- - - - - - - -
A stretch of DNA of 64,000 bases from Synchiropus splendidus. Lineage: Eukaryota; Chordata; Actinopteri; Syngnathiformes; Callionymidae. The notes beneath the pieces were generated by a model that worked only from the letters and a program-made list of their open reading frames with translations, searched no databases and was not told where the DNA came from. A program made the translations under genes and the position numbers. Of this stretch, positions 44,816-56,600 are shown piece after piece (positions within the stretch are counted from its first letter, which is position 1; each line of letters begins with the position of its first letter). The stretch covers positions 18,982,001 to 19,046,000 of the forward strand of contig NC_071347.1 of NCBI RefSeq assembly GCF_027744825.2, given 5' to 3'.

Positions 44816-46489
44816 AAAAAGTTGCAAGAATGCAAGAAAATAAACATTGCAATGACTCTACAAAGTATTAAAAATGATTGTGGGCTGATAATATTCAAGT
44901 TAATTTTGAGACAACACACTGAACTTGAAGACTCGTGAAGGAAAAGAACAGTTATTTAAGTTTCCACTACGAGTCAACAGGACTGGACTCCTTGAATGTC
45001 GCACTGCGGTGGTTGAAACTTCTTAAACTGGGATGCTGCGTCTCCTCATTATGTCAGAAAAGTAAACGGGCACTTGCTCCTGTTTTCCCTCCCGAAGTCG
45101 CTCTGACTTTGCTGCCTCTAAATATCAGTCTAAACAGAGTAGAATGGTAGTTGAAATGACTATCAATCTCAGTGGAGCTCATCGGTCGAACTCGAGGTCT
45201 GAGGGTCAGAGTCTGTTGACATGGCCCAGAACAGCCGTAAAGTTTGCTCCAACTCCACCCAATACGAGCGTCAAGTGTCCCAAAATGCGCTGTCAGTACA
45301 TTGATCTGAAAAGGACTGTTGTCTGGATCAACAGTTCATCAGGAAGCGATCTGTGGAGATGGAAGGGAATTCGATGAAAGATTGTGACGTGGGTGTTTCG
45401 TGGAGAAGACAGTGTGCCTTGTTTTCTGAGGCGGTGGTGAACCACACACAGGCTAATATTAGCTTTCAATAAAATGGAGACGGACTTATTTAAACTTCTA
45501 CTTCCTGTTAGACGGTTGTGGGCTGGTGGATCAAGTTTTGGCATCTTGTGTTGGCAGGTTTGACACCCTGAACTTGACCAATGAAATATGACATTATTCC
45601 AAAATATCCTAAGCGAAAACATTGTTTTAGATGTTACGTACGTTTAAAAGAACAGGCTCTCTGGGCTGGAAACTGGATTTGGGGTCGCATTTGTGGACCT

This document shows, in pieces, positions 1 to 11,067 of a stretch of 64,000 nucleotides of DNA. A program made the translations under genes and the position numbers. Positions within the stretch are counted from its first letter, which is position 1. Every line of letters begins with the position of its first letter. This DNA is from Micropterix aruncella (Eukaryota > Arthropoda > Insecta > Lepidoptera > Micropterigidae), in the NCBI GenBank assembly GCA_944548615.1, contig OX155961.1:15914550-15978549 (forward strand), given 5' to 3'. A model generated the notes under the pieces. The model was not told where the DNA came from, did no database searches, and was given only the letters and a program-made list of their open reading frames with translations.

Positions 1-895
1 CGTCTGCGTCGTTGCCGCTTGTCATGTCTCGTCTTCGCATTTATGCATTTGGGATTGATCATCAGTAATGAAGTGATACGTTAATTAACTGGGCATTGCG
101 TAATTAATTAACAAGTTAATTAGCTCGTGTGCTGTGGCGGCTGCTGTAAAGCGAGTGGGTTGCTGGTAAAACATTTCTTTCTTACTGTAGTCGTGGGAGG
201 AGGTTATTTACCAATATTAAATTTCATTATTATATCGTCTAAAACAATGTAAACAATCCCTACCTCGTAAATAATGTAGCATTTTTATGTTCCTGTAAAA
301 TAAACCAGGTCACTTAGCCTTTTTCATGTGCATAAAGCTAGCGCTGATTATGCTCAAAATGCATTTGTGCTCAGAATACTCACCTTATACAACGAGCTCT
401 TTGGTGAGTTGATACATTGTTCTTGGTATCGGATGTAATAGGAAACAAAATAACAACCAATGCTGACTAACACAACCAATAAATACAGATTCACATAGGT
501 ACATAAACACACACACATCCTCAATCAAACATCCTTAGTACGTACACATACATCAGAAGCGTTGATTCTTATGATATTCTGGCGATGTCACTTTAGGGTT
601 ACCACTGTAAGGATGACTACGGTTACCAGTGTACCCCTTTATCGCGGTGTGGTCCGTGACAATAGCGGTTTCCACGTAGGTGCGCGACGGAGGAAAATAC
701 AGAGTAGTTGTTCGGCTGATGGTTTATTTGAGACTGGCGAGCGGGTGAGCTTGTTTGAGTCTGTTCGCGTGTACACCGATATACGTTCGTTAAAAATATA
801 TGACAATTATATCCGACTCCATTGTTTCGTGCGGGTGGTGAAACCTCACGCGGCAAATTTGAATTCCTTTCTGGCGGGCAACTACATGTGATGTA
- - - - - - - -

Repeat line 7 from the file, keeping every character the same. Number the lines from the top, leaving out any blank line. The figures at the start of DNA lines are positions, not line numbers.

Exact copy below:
45201 GAGGGTCAGAGTCTGTTGACATGGCCCAGAACAGCCGTAAAGTTTGCTCCAACTCCACCCAATACGAGCGTCAAGTGTCCCAAAATGCGCTGTCAGTACA